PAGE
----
If you look at the marketers who are succeeding in our evolved marketplace, they’re not bound by a campaign mentality. They’re crafting their stories to come from many places besides directly from the brand. Brands like Zappos and Über are benefitting in different ways from surprise and serendipity more than from crafting clear, consistent narratives. Their stories unfold on different threads spread across time and channels that defy neat categorization into well-defined beginnings and ends. Stories are still an essential part of brand building, but the emphasis is on the plural. When you exchange stories and share your reactions to them, that is more than storytelling. For the brands that do it best, it’s a conversation that never stops, that is constantly building on itself and moving in different directions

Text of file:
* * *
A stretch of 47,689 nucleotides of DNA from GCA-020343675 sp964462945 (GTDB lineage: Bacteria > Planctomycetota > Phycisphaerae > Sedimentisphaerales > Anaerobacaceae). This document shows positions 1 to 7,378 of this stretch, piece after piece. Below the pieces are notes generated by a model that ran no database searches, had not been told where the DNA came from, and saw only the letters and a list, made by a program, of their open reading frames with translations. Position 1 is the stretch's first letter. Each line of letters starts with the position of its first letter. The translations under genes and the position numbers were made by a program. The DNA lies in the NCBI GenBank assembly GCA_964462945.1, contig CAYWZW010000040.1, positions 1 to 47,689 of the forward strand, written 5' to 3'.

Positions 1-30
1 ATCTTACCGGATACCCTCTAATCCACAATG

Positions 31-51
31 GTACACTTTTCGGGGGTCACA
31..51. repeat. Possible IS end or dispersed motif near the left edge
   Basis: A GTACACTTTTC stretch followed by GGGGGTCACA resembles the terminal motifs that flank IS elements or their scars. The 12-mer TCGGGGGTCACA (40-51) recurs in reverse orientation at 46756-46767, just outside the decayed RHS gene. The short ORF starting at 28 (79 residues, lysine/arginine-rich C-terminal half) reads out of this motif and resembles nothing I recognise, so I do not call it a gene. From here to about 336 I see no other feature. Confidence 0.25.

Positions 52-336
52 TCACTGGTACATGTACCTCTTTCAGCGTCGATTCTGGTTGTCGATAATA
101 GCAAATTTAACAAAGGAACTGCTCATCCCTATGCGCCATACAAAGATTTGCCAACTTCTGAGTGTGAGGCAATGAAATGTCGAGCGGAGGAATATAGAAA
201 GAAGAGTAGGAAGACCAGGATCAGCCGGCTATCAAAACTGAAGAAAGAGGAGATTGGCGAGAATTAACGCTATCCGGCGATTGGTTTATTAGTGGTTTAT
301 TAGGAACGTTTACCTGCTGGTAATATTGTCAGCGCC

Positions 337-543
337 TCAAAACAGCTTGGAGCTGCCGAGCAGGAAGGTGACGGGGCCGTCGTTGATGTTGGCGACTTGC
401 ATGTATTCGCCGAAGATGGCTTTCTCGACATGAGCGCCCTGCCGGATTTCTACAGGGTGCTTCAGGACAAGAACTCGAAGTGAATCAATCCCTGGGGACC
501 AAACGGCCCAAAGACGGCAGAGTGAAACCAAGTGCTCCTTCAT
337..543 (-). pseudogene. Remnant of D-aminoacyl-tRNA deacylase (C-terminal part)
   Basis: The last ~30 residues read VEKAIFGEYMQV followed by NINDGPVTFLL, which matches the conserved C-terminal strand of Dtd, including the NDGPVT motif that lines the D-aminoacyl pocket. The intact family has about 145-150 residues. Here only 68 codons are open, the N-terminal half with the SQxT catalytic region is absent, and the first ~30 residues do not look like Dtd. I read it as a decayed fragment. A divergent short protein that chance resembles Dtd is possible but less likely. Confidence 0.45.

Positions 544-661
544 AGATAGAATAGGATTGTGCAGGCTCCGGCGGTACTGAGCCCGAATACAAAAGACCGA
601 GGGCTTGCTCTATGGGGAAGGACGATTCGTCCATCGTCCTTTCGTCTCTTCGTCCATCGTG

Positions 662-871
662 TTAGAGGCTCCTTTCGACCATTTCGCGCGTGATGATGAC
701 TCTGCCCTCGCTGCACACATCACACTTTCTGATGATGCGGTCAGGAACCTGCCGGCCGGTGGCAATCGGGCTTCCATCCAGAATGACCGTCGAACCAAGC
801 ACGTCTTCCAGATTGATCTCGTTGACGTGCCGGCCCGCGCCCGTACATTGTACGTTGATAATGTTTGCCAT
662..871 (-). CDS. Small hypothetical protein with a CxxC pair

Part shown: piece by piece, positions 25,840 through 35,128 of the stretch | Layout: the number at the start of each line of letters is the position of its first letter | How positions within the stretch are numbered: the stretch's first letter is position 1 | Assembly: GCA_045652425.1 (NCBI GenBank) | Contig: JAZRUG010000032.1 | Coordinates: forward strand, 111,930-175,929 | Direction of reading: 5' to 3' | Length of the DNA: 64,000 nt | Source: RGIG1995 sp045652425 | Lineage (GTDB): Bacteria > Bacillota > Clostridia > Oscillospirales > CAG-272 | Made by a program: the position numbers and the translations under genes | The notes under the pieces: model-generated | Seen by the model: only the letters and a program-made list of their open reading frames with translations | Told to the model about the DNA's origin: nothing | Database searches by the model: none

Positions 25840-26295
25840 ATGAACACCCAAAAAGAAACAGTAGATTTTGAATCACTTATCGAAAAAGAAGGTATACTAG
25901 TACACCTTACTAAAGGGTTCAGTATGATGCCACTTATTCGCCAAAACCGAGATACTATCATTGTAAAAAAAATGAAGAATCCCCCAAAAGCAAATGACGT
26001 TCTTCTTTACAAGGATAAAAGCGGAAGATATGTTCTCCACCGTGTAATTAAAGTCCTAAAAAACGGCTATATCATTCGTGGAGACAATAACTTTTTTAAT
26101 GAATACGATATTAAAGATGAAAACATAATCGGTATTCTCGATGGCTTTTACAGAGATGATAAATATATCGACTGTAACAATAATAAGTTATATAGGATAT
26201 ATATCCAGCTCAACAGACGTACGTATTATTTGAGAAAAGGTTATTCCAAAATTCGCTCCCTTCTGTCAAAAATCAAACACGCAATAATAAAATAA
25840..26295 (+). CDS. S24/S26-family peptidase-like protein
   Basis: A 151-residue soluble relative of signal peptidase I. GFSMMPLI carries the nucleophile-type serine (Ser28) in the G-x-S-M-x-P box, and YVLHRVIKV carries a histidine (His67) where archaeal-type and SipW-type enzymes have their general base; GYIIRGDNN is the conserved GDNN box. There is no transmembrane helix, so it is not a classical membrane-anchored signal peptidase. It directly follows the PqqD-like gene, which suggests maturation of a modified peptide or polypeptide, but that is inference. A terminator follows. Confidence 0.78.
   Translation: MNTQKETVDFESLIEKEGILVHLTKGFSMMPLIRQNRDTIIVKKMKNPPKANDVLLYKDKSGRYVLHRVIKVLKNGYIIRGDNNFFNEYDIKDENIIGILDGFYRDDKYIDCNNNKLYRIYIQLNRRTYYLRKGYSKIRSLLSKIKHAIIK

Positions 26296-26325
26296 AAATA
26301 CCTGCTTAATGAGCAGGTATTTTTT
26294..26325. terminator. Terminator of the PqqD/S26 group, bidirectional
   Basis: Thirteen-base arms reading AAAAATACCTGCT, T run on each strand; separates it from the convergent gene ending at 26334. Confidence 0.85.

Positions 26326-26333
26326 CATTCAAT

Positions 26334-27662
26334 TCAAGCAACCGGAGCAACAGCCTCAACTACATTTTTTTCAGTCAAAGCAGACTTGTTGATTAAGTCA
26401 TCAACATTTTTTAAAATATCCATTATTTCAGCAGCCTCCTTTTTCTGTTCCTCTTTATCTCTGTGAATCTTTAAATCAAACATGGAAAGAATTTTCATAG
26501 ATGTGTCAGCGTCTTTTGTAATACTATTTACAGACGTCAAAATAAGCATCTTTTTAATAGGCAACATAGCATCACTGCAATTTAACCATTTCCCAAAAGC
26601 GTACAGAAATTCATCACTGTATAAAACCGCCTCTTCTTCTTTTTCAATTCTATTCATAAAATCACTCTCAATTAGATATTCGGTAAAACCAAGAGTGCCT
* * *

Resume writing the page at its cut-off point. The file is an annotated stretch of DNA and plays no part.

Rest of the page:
Tyler Lessard, CMO, Vidyard, told CMO.com:
Remember the fun! Every marketing plan has its standard components: goals, situation analysis, target markets, strategy, measurement, and so on. Of course, don’t forget that executive summary at the top because we all know that after the CMO signs off on it, no one is going to want to read that boring document in its entirety again.
Marketers play such an important role in connecting companies with their customers. The nature of our job is to engage, inform, and entertain, but when it comes time to put the marketing plan together, all the fun seems to get sucked out in favor of dull, dry corporate-speak. Most brands are still very formal. You can stand out by having some fun and entertaining your audience with humor and creative storytelling, and you can inform them at the same time. In fact, they’ll retain more of the information if you deliver it in an entertaining way. Even if you work for a stodgy brand in a conservative industry, you can appeal to human nature and emotion to build a more personal relationship with your buyers.
I’m not saying you should go out and hire Louis CK to write your marketing plan, but if you don’t build some fun into the planning process, you’ll end up executing a boring marketing plan to a bored audience.
Steven Handmaker, CMO, Assurance, told CMO.com: